Because of the number of different and variable factors at play, one might consider doing a bit of testing beforehand to more accurately determine exactly what golf grip weight to use for a reference grip and eliminate some guesswork. One can first search out at least a couple of grips of the chosen model that are right in the center of its total tolerance range. One can be slit and turned into at least a temporary reference grip while another can be installed in a normal manner on an ungripped golf club using the same specific grip tape, solvent, and installation method one intends to use for future gripping. It would be good reference information to take an accurate swingweight reading of just the ungripped club to be used before gripping. (Reusing the same club for each grip specimen is assumed, but if two distinct clubs are used, make sure they are as identical to each other as possible in their ungripped states in order to obtain accurate results, with another option below).
Subsequently comparing the final swingweight values between the normally-installed (and dry) grip and the (temporary) reference grip installed instead can provide helpful details of whether the best eventual (permanent) reference grip might be selected with a grip weight that is the same, lighter, or heavier (and by how much [referenced in Part Seven]) than a reference grip with simply a nominal center weight. A more educated determination can be made as to what the permanent reference grip weight specification should be. If desired, some varying weight grips of the chosen model can be slit and tried on the club to help one make one’s decision, with the goal being to determine a reference grip weight that when installed most closely matches the final swingweight value of the same golf club when the center grip weight was installed on the club in a normal manner.
A couple of added notes here are that grip installation drying times (during which a club’s swingweight reading [and grip size] can be affected some [commonly resulting in heavier effective grip weights, lighter swingweight readings, and larger grip sizes when still wet]) can vary considerably depending upon the type of solvent used and can literally extend to days before all of the solvent is completely evaporated. Even water-activated grip tape is available, which takes longer still to completely dry than most typical solvents used for gripping (although clubs can oftentimes be safely put into play before such evaporation is finished). Also, the term “permanent” reference grip as used here still has its limitation(s), as all grips to varying degrees will probably ultimately deteriorate, resulting in one or more altered characteristics and likely needing eventual replacement.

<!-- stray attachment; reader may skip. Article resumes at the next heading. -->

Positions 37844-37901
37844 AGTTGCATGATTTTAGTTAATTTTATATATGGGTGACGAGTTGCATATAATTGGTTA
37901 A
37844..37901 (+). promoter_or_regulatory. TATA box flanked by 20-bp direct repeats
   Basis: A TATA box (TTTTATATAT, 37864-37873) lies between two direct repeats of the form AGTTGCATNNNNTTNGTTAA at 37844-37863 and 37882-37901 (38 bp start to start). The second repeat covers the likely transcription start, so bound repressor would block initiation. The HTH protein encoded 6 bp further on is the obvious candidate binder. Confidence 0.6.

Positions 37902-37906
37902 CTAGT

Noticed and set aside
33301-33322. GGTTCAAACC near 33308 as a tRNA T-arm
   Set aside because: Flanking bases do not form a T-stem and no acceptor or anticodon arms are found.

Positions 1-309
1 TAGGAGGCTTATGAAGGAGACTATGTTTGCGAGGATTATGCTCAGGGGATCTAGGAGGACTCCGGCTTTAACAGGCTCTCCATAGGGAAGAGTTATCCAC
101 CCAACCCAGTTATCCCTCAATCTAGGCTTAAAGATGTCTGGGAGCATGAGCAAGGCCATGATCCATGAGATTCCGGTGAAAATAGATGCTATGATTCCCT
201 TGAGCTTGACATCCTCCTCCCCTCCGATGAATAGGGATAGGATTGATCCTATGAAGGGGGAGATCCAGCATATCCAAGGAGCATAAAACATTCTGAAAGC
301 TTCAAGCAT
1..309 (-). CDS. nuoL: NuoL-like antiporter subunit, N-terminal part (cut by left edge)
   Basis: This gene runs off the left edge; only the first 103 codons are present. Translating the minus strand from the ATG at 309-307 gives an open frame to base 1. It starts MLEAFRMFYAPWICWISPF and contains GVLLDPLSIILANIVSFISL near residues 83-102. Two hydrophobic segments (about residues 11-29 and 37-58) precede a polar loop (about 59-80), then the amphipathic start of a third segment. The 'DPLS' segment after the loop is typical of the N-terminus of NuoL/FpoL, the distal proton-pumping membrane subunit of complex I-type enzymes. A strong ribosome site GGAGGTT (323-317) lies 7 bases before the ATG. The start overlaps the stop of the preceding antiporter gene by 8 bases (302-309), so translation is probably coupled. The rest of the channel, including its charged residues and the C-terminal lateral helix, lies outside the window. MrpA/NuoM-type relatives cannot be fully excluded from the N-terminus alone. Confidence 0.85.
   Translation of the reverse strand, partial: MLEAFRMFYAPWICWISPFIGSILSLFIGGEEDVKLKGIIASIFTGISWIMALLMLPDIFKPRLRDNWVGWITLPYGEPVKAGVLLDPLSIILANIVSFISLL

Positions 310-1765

Such testing can be done with additional grips of the same nominal weight and some (intentionally) different golf clubs if desired (the same temporary reference grip can be used). First, one might gain more overall confidence in the results in case there is an anomaly of some sort within a single test, and second, final swingweight values on test clubs (for normally-gripped and/or reference-gripped clubs depending on the specific circumstances) can vary some for reasons not limited to having shafts of different butt diameters and/or materials installed in the clubs being tested. Similarly to the effects of grip tape thicknesses as discussed above, variances in shaft butt diameters all the way down the length of the grip can not only alter the amount of grip tape used and thus its weight effect, but this can also alter the way the same grip stretches when installed on various golf shafts that one might use. Both effects can lead to swingweight variations; an overall average can be determined and used if desired. But even if testing with just a single club and perhaps being a little less accurate under certain circumstances as a result, this is still far better than not at all taking into account a situation where grip tape usage can have an effect that is generally too much to ignore and if ignored can result in critical errors and/or misconceptions that can lead to other critical errors and/or misconceptions. Doing some such testing at the outset can result in a long-term advantage of more simply installing the selected reference grip on bare-shafted clubs, measuring and producing a determined swingweight value reliably time after time, and removing the reference grip.